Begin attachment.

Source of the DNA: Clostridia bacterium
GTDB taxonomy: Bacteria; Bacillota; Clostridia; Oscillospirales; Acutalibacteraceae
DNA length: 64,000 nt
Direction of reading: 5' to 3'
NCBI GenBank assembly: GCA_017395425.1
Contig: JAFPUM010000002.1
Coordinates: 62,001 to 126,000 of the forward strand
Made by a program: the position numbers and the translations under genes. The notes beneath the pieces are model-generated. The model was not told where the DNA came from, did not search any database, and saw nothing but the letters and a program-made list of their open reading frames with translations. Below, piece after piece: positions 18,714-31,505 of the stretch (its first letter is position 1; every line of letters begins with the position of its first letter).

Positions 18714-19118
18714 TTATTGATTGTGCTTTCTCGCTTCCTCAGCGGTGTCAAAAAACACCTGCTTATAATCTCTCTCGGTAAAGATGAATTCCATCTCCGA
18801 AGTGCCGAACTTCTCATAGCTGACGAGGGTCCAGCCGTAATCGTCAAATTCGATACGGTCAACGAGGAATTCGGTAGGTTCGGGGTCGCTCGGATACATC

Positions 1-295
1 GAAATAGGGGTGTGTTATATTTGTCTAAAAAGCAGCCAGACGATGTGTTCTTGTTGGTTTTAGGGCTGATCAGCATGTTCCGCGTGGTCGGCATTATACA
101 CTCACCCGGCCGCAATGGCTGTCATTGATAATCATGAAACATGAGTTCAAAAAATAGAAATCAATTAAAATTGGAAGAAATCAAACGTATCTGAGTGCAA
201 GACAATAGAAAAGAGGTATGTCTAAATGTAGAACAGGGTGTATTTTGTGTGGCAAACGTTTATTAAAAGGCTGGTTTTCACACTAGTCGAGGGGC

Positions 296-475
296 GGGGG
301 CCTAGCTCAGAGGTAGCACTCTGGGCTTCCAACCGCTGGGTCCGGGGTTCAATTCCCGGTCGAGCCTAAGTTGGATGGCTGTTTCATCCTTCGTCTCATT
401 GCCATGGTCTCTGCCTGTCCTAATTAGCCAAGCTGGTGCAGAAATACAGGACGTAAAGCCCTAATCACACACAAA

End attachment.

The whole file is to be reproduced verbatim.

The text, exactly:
Source of the DNA: Clostridia bacterium
GTDB taxonomy: Bacteria; Bacillota; Clostridia; Oscillospirales; Acutalibacteraceae
DNA length: 64,000 nt
Direction of reading: 5' to 3'
NCBI GenBank assembly: GCA_017395425.1
Contig: JAFPUM010000002.1
Coordinates: 62,001 to 126,000 of the forward strand
Made by a program: the position numbers and the translations under genes. The notes beneath the pieces are model-generated. The model was not told where the DNA came from, did not search any database, and saw nothing but the letters and a program-made list of their open reading frames with translations. Below, piece after piece: positions 18,714-31,505 of the stretch (its first letter is position 1; every line of letters begins with the position of its first letter).

Positions 18714-19118
18714 TTATTGATTGTGCTTTCTCGCTTCCTCAGCGGTGTCAAAAAACACCTGCTTATAATCTCTCTCGGTAAAGATGAATTCCATCTCCGA
18801 AGTGCCGAACTTCTCATAGCTGACGAGGGTCCAGCCGTAATCGTCAAATTCGATACGGTCAACGAGGAATTCGGTAGGTTCGGGGTCGCTCGGATACATC

Positions 1-295
1 GAAATAGGGGTGTGTTATATTTGTCTAAAAAGCAGCCAGACGATGTGTTCTTGTTGGTTTTAGGGCTGATCAGCATGTTCCGCGTGGTCGGCATTATACA
101 CTCACCCGGCCGCAATGGCTGTCATTGATAATCATGAAACATGAGTTCAAAAAATAGAAATCAATTAAAATTGGAAGAAATCAAACGTATCTGAGTGCAA
201 GACAATAGAAAAGAGGTATGTCTAAATGTAGAACAGGGTGTATTTTGTGTGGCAAACGTTTATTAAAAGGCTGGTTTTCACACTAGTCGAGGGGC

Positions 296-475
296 GGGGG
301 CCTAGCTCAGAGGTAGCACTCTGGGCTTCCAACCGCTGGGTCCGGGGTTCAATTCCCGGTCGAGCCTAAGTTGGATGGCTGTTTCATCCTTCGTCTCATT
401 GCCATGGTCTCTGCCTGTCCTAATTAGCCAAGCTGGTGCAGAAATACAGGACGTAAAGCCCTAATCACACACAAA